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Thursday, 07 April 2016 09:07

Special luncheon for those women silently suffering

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American founding father Benjamin Franklin once said, “Virtue and happiness are mother and daughter.”


Sadly, everyone in life knows every situation isn’t always perfect and for whatever reason some family relationships are sometimes broken, especially those between mother daughter.
Piapot-area resident Tracy Bowie wants to help alleviate the pain suffered by some people over a lifetime.
Bowie is organizing a Motherless Daughter’s Day Luncheon at Maple Creek’s Redmond House for May 1. She is calling it an event which is open to any “woman who has suffered early mother loss and who would like to connect with others who understand their unique grief experience.”
Bowie is a motherless daughter. Her mother died of ovarian cancer at the age of 48 when Tracy was 14 — a very vulnerable time in any child’s life. Hence, Bowie wants to have women get together to be able to share their pain and experiences with others who understand the situation.
“The luncheon is for any woman who experienced early mother loss and who would like to connect with others who understand,” she explains. “Attendees will be able to to share as much or as little of their personal experiences as they wish. I am hoping there will be interest in future events and the formation of a group is a distinct possibility. If nothing else, a recognition that we are not alone, that our grieving processes are ongoing and, while intense, are eerily similar.”
The idea for the luncheon actually came from Hope Edelman’s book Motherless Daughters. Shortly after it was published, groups formed for support and resources, says Bowie. One group, Motherless Daughters of Los Angeles decided to host a luncheon. That was 20 years ago. Other cities have followed suit.
Bowie hadn’t heard of the luncheon event until Edelman posted to Facebook a reminder to prior organizers that the time was near and an invitation for any new organizers to contact her about hosting an event in their areas. Bowie responded to that. A quick internet search revealed the nearest support group was Vancouver. There are two Facebook groups based in Edmonton and Red Deer however, they do not meet or host events on a regular basis. If there are any others out there, they did not make themselves visible. It seemed wrong to Bowie there was nothing locally or even provincially.
“I bought Ms. Edelman’s book when it first came out in 1994. I have reread it many times as well as her other books and never without crying through and being comforted by it,” explains Bowie.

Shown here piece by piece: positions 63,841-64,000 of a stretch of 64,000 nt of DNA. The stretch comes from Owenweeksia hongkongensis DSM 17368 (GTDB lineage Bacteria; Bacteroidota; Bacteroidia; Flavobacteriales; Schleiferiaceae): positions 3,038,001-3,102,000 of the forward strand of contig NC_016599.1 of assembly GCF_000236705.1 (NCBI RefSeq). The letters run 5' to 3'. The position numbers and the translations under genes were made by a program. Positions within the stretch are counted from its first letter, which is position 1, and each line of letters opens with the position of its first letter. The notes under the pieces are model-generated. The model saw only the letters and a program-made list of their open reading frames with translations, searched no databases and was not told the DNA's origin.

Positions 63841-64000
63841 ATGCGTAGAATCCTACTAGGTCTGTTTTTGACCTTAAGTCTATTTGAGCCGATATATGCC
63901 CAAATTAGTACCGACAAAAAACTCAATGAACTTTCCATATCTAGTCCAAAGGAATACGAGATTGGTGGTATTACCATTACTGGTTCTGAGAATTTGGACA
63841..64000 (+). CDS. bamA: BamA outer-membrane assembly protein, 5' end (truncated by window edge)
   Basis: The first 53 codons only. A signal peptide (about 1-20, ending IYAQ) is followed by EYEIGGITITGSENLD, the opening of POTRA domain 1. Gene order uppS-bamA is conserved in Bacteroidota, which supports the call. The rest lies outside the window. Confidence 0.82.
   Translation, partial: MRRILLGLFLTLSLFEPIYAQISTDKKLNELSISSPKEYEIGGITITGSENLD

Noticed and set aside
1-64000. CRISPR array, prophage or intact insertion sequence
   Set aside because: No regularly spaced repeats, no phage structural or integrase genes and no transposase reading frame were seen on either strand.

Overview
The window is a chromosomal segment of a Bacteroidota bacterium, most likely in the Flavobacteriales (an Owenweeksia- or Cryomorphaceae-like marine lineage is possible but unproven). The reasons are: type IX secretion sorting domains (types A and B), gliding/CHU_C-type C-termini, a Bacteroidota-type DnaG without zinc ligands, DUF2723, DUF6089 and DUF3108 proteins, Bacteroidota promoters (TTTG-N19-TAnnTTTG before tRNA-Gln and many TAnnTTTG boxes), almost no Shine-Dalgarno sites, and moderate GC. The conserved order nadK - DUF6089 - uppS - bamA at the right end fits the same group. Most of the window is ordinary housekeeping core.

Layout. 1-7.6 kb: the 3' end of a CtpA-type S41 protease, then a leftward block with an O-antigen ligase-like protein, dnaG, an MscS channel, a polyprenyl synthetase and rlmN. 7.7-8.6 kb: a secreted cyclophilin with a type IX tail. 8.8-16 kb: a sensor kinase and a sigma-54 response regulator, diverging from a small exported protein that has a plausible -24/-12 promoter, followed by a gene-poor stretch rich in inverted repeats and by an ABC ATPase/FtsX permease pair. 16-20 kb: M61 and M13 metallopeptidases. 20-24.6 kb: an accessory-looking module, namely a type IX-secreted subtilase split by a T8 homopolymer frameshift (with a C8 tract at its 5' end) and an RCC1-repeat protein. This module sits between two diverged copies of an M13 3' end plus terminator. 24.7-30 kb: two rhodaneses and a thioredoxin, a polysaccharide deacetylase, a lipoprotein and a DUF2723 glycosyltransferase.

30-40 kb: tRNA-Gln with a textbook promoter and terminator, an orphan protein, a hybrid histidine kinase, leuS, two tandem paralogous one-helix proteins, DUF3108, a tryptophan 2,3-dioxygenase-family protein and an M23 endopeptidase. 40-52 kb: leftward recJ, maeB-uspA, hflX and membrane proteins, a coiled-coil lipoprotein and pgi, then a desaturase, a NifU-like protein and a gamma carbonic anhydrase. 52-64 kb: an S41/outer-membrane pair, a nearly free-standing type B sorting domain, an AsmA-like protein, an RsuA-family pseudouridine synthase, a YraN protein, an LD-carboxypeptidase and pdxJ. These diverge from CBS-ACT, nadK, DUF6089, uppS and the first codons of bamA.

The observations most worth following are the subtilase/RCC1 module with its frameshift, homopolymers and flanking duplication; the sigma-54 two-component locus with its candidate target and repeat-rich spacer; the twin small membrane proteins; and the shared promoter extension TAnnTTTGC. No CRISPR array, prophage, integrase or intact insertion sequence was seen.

Another reason in trying to initiate such an event was because of the lack of resources and understanding which seems to be prevalent. As she states in the event notice, “It is not an issue that is often talked about  — women who lost their mother before they were 25 were just supposed to ‘deal with’ it, the same as a well-established adult. However, to lose a parent in the formative years, especially a daughter with a mother, results in the loss being felt continually through the rest of her life.”
“In organizing the luncheon, I approached various third parties to find out what support situation was in southwest Saskatchewan and was amazed that I could not be directed to a person or department, with one exception, that could handle my inquiry about earl mother loss,” Bowie says. “I could find many generalized options and everyone was as helpful as could be I am sure, but I believe I may have been the first to ask about such a specific issue. The professionals were very familiar with grief, death and dying, but with no personal experience on the subject.”
She notes only women such as daughters or mothers truly understand the bond between the two.
“It’s difficult to explain; it is not common,” explains Bowie. “Mothers play such an important and consistent role in our development that is unimaginable for her not to see  our childhood through. A motherless daughter makes her way through life feeling alone, because chances are all her friends are building relationships with their mothers, be they good or bad ones and she is envious of the process either way. A motherless daughter’s development is suspended in time. In many ways she remains the age she was when the loss occurred, just as her mother never ages. All women have mothers, those with living ones simply cannot fathom any other scenario.
“It is not basic information we use to introduce ourselves although we feel it is blatantly obvious to anyone we meet: (it’s a) void. A motherless daughter does not discuss her continued grief easily because the expectation of anyone who is not suffered this type of loss is that she should be ‘over it already’, 10, 20, 30 years or more after it occurred.”
The Motherless Daughters Day Luncheon will take place at what Bowie describes as the beautiful historic Redmond House in Maple Creek (309 Marsh St). It starts at 11 a.m. and there will be a guest speaker as well. Cost is $40, but seating will be limited to 30. Email Tracy at This email address is being protected from spambots. You need JavaScript enabled to view it. or phone 306-558-4408. Deadline is April 27. Advance tickets only and seating is limited.

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Ryan Dahlman

Managing Editor